The court's order says plenty about taking great care to respect the will of the voters, as in the ones who gave him the primary nod, and fair enough. But you don't read much in there about how to deal with voters' disillusionment when you get an ending like this.

Senate scandal puts Norman back on top 10/28/10 [Last modified: Thursday, October 28, 2010 9:59pm]
Photo reprints | Article reprints

© 2017 Tampa Bay Times

    

Join the discussion: Click to view comments, add yours

Loading...
  1. No touchdown, but fun lesson for Bucs' Adam Humphries

    Bucs

    It didn't end up being a touchdown, but one of the Bucs' biggest hustle plays in Thursday's win over Jacksonville saw receiver Adam Humphries scoop up a loose ball just before halftime, after what looked like an incompletion but was correctly ruled a Jameis Winston fumble.

    Bucs WR Adam Humphries runs to the end zone with QB Jameis Winston trailing -- his alert play wasn't a touchdown because teammates cannot advance a fumble in the final two minutes of a half.
  2. Bucs' Demar Dotson should be back from injury next week

    Bucs

    The Bucs got good news on starting right tackle Demar Dotson, whose MRI showed only a mild right groin sprain and should be back at practice next week.

    Bucs tackle Demar Dotson, shown last year when he signed a three-year contract extension, should only miss a week of practice with his groin injury and can return healthy for the Bucs' season opener at Miami in three weeks. [Octavio Jones | Times]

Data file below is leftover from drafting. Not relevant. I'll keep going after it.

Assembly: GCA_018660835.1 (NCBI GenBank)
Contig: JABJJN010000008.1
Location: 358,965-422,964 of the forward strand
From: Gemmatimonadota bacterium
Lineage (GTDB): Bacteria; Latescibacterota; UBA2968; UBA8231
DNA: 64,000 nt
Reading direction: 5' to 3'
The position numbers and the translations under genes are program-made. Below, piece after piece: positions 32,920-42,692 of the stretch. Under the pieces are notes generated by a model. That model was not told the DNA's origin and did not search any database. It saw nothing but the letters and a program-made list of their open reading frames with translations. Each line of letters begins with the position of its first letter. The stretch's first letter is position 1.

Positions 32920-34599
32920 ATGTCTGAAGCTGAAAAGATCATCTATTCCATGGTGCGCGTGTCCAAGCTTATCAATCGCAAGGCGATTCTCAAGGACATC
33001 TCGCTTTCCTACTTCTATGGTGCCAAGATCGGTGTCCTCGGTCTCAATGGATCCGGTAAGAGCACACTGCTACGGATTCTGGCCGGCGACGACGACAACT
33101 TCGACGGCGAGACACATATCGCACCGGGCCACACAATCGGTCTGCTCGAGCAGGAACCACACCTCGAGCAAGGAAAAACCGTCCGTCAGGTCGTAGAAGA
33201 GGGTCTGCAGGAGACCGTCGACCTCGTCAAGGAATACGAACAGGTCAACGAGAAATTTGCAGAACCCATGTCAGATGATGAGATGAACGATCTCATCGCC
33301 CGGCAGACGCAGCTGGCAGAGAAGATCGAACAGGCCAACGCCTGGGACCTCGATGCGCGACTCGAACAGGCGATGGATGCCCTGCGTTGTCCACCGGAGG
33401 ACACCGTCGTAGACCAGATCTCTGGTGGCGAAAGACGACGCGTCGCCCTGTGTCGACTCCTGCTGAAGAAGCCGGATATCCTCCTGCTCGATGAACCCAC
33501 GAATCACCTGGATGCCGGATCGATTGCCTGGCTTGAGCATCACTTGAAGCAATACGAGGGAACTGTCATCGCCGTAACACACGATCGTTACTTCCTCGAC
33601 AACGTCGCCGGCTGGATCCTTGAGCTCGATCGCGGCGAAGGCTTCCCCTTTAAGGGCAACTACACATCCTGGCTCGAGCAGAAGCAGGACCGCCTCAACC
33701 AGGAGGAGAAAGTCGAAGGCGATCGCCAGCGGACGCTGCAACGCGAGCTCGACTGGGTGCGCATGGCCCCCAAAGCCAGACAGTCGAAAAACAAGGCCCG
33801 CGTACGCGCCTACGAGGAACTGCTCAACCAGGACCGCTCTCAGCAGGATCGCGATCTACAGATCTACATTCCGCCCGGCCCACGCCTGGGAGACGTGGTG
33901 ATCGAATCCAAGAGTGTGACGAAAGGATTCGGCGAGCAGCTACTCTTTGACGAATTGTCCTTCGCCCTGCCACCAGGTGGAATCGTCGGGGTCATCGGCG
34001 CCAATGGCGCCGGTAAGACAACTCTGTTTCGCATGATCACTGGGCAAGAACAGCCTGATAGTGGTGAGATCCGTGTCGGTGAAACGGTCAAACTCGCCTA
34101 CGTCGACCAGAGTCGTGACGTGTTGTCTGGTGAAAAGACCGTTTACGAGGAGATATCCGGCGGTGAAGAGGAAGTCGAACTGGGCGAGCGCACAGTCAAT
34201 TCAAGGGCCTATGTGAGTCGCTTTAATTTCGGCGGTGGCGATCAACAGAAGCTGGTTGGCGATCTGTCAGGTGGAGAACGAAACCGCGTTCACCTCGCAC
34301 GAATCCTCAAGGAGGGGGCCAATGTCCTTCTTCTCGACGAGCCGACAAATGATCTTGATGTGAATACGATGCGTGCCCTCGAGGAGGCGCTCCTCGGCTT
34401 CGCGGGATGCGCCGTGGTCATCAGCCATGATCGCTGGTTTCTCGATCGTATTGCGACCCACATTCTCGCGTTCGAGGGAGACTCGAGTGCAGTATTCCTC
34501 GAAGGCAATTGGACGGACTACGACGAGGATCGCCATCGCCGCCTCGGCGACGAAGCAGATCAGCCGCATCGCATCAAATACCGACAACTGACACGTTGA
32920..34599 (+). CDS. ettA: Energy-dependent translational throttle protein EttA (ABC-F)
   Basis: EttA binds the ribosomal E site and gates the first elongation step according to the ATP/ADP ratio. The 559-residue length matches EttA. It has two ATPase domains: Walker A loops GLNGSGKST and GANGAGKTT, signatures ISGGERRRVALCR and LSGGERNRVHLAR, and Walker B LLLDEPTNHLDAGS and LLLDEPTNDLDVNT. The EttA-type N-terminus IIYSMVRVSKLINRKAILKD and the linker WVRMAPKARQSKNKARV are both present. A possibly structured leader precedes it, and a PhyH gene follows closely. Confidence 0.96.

3. Comedy legend Jerry Lewis dead at 91

    Obituaries

    LOS ANGELES — Jerry Lewis, the manic, rubber-faced showman who jumped and hollered to fame in a lucrative partnership with Dean Martin, settled down to become a self-conscious screen auteur and found an even greater following as the tireless, teary host of the annual muscular dystrophy telethons, has died. He was …

    In this Sept. 2, 1990, file photo, entertainer Jerry Lewis makes his opening remarks at the 25th Anniversary of the Jerry Lewis MDA Labor Day Telethon fundraiser in Los Angeles. Lewis, the comedian whose fundraising telethons became as famous as his hit movies, has died according to his publicist. [Associated Press]
  4. Mastermind of lottery rigging scam that netted millions faces 25 years

    Nation

    DES MOINES, Iowa — For a decade, computer programmer Eddie Tipton reliably showed up for work at the central Iowa office of the Multi-State Lottery Association and earned the confidence of his co-workers, a team of technicians entrusted to build computers used to randomly pick numbers for some of the most popular …

    FILE - In this June 29, 2017, file photo, Eddie Tipton, the former Multi-State Lottery Association information security director who admitted to masterminding a scheme to rig lottery games that paid him and others $2 million from seven fixed jackpots in five states, is seen in court in Des Moines, Iowa. Tipton is scheduled to be sentenced Tuesday, Aug. 22. (Rodney White/The Des Moines Register via AP, File) IADES501
  5. Pasco County man killed in wrong-way crash on New Jersey Turnpike

    Accidents

    MOUNT LAUREL, N.J. — Authorities say a Florida man driving the wrong way on the New Jersey Turnpike was killed when his SUV crashed head-on into another vehicle.